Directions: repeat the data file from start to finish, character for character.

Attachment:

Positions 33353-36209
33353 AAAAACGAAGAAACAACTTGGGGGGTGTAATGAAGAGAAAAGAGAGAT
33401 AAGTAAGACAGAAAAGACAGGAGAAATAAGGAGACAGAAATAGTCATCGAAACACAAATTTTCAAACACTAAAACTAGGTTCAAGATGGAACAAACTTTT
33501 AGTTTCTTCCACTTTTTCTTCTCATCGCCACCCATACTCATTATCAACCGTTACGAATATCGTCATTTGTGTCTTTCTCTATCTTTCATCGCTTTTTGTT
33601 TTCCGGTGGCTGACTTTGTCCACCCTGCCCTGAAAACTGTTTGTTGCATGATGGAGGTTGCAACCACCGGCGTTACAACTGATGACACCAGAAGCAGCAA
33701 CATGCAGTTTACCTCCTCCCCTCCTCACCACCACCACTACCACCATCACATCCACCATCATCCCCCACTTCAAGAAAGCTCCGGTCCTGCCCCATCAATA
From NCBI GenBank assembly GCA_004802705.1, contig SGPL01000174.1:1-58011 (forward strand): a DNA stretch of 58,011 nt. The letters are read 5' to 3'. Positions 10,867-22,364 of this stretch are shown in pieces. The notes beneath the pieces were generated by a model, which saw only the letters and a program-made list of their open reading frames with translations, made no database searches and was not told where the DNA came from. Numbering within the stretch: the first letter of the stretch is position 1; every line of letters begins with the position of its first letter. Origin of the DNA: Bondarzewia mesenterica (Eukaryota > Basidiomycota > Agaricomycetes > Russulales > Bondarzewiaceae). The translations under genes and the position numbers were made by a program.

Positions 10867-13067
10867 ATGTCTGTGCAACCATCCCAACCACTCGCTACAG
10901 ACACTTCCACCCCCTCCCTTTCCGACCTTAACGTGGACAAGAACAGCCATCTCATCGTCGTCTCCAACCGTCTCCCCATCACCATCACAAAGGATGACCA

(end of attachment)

Positions 33353-36209
33353 AAAAACGAAGAAACAACTTGGGGGGTGTAATGAAGAGAAAAGAGAGAT
33401 AAGTAAGACAGAAAAGACAGGAGAAATAAGGAGACAGAAATAGTCATCGAAACACAAATTTTCAAACACTAAAACTAGGTTCAAGATGGAACAAACTTTT
33501 AGTTTCTTCCACTTTTTCTTCTCATCGCCACCCATACTCATTATCAACCGTTACGAATATCGTCATTTGTGTCTTTCTCTATCTTTCATCGCTTTTTGTT
33601 TTCCGGTGGCTGACTTTGTCCACCCTGCCCTGAAAACTGTTTGTTGCATGATGGAGGTTGCAACCACCGGCGTTACAACTGATGACACCAGAAGCAGCAA
33701 CATGCAGTTTACCTCCTCCCCTCCTCACCACCACCACTACCACCATCACATCCACCATCATCCCCCACTTCAAGAAAGCTCCGGTCCTGCCCCATCAATA
From NCBI GenBank assembly GCA_004802705.1, contig SGPL01000174.1:1-58011 (forward strand): a DNA stretch of 58,011 nt. The letters are read 5' to 3'. Positions 10,867-22,364 of this stretch are shown in pieces. The notes beneath the pieces were generated by a model, which saw only the letters and a program-made list of their open reading frames with translations, made no database searches and was not told where the DNA came from. Numbering within the stretch: the first letter of the stretch is position 1; every line of letters begins with the position of its first letter. Origin of the DNA: Bondarzewia mesenterica (Eukaryota > Basidiomycota > Agaricomycetes > Russulales > Bondarzewiaceae). The translations under genes and the position numbers were made by a program.

Positions 10867-13067
10867 ATGTCTGTGCAACCATCCCAACCACTCGCTACAG
10901 ACACTTCCACCCCCTCCCTTTCCGACCTTAACGTGGACAAGAACAGCCATCTCATCGTCGTCTCCAACCGTCTCCCCATCACCATCACAAAGGATGACCA